Let go of the “Designer ego”

The first thing I tell people new to the discipline is that we, as Designers need to learn one thing: design is not art. When you work on an artifact that will be used by thousands, millions or billions of people then it’s clearly not art. This artifact (a product, a device, an app, a website, etc) has to be useful, easy to use, work flawlessly and be delightful.

stevejobsquote.png

As Steve Jobs said, “Design is not just what it looks like and feels like. Design is how it works”. It requires multiple people and disciplines to achieve these goals. As a Designer, you have to let go of the idea that you can go away to “your cave” and come back with a showstopper solution. I’ve seen this many times and I’ve learnt this the hard way myself. The best way to come up with a strong solution is to work closely with a multidisciplinary team. A team that brings different perspectives, different expertise and skills. Don’t get upset when someone gives you feedback or a critique, it’s not personal. They are also invested in making that artifact great and want to work with you on achieving that. Focus on building strong relationships with your team members because the success of the product relies on all of you collaborating as team.


Junior vs Senior Designers

A popular topic within conversations. What is the difference between a junior and a senior Designer? Is it years of experience?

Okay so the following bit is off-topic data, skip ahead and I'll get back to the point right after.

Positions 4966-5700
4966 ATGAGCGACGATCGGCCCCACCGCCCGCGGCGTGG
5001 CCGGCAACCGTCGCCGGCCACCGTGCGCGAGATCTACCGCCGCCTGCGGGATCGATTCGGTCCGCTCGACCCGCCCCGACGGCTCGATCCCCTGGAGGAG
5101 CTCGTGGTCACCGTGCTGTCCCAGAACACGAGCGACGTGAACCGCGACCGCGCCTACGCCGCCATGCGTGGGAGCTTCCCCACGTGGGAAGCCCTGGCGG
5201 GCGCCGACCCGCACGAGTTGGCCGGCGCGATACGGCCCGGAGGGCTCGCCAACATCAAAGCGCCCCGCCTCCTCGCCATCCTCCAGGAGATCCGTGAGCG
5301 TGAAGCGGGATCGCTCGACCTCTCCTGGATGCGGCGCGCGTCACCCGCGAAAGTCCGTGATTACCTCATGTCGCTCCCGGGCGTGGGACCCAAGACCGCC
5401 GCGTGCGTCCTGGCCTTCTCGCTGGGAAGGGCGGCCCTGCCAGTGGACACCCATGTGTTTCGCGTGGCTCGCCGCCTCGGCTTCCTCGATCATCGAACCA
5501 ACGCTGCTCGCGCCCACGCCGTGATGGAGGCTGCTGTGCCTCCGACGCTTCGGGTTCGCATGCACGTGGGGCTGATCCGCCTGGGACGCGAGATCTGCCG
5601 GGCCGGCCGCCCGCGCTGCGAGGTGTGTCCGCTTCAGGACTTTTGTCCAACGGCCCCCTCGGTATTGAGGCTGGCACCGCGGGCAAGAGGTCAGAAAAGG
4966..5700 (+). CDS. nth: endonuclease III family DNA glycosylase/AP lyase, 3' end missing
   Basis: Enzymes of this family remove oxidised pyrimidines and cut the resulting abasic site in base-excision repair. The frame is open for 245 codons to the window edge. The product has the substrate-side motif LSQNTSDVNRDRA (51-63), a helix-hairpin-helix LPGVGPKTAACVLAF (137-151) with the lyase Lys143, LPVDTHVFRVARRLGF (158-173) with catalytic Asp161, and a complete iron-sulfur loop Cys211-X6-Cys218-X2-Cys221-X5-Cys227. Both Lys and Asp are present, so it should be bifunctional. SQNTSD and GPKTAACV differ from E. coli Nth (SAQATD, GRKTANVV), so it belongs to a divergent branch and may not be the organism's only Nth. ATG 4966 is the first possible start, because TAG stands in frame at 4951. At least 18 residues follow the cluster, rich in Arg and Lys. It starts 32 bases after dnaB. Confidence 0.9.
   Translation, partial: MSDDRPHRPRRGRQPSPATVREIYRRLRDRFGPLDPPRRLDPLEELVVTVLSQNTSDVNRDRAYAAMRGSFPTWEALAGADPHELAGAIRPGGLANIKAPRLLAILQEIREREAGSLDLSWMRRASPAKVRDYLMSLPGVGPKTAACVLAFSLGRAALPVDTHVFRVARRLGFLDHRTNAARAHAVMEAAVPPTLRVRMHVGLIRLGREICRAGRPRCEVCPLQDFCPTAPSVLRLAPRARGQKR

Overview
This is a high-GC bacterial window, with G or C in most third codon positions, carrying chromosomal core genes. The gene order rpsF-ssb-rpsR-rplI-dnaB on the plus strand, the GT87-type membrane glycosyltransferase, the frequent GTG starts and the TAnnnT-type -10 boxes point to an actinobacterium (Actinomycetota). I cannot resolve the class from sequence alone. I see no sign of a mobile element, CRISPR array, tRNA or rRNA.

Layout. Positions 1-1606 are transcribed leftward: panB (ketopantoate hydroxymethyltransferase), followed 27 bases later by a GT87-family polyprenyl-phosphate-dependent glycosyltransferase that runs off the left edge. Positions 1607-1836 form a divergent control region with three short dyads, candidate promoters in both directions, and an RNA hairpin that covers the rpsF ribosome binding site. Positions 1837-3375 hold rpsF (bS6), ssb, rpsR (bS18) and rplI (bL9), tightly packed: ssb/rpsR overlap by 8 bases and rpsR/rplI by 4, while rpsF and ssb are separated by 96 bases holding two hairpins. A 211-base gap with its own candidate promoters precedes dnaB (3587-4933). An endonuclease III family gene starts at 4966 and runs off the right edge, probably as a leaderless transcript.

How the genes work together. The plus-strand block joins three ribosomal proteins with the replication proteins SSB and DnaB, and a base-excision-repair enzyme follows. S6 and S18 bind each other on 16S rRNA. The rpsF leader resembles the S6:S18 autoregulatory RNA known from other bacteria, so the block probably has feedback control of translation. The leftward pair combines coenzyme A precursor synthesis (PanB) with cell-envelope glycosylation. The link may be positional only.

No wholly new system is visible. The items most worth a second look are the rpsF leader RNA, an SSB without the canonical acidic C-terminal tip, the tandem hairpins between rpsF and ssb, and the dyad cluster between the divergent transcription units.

I think the answer is not just about years of experience. The main difference I see between junior and senior Designers (or professionals in general) is that a junior person will come to their manager with a problem and ask for help to solve it. A senior person will come with a problem and propose a solution for it. This solution may not be the best or the final one, but the fact that this person is proactive at thinking of solving the problem is what sets this person apart and shows seniority and leadership.


Final thoughts..

Have self awareness of who you are as a professional. Think about your strengths and areas for growth. Visualize where you want to see yourself in 6 months. What are the things you need to do in order to realize that vision? Having a shorter term vision helps track and achieve those goals more efficiently. They’re steps towards your longer term vision.

Always be humble and be willing to do the work needed. Being part of a team of talented and humble people is the best part of working at Google. The incredible talent that surrounds you is humbling. No one is too good to do something. It doesn’t matter what it is. Everyone rolls up their sleeves and do it. To me, that’s the fun part. When you get to do all sorts of things for the success of a project.

Finally, stay focused on the user. It doesn’t matter how much experience you gain as a UX Designer, our main job is to solve user needs.